Here is an overview of three basic networking devices – Hub, Bridge and a Switch. This blog and the related YouTube video will be useful for upcoming topics related to virtual networking such as Linux Bridge and Open vSwitch.
What is a Hub?
- A Hub is a networking device that the ‘physical layer’ (Layer 1) of the OSI Model.
- By physical layer, I mean that a Hub operates purely on the electrical signals that flow through our networks.
- An incoming frame from any port is broadcast to all other ports in a hub.
- The host or device attached to the port decides what to do with the frame.
- Since a Hub repeats the frame, it is also known as a repeater.
- Limitation – high traffic can bog down a hub since every frame is replicated.
What is a Bridge?
- Bridge is a more intelligent networking device when compared to a Hub.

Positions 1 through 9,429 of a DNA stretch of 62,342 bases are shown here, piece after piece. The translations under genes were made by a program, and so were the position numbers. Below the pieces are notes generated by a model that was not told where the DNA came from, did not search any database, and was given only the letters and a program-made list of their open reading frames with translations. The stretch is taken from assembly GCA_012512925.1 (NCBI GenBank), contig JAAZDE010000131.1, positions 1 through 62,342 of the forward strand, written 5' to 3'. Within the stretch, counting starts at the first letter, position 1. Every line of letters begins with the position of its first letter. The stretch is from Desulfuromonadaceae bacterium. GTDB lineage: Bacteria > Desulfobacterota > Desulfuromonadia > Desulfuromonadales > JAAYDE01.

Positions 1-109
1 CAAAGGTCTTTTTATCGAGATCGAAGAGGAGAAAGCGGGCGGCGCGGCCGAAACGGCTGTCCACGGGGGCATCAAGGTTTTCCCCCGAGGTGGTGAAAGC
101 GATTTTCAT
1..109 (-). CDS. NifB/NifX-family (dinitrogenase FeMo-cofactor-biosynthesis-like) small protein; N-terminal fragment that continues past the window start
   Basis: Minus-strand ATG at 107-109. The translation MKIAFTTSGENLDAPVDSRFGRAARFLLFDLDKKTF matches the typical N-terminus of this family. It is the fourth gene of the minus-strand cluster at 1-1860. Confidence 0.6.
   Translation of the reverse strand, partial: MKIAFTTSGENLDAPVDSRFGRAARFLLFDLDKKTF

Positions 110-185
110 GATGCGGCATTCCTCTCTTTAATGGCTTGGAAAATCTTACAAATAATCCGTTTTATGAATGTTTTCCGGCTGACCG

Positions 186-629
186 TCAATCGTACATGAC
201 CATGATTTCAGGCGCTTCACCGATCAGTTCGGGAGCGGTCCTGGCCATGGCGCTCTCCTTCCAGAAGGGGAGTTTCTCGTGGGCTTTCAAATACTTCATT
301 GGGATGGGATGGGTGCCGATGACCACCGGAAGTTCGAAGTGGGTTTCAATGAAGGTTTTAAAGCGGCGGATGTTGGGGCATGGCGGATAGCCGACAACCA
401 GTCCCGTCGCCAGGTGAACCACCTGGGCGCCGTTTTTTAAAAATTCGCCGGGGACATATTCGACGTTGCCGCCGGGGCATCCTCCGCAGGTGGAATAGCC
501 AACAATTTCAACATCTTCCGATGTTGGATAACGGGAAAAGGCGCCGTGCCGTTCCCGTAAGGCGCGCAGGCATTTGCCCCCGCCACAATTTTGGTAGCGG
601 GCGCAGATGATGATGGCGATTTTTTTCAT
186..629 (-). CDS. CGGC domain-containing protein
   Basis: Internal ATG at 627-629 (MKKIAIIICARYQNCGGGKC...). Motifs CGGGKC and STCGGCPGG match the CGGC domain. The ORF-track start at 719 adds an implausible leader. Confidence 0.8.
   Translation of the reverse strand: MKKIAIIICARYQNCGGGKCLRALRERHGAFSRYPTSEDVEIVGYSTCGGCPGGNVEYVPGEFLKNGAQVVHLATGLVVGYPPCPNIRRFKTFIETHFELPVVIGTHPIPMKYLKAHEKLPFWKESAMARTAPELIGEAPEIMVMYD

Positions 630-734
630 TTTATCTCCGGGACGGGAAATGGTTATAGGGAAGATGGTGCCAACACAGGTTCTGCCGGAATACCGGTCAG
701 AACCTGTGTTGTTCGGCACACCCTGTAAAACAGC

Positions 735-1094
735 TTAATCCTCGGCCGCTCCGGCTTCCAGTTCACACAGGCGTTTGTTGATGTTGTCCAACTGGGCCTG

- A Bridge has two ports – and was designed to bridge two LAN segments.
- Bridge interprets the electrical signals as an incoming frame on one of its ports.
- Then it looks at the destination address (MAC address) encoded in this incoming frame and decides whether to forward the frame or drop it.
- For this reason, a Bridge is considered as a ‘data link layer’ (Layer 2) device.
- Limitation – since it has only two ports, a bridge cannot be widely used to connect end hosts and devices.
What is a Switch?
- A Switch is a Bridge with more than two ports.
- Switches and Bridges use MAC address for determining the destination port for an incoming frame.
- A Switch is a more scalable and practical networking device
- A switch overcomes the limitations of both Hub and a Bridge
- Switches are much more widely used today when compared to Hub and Bridge.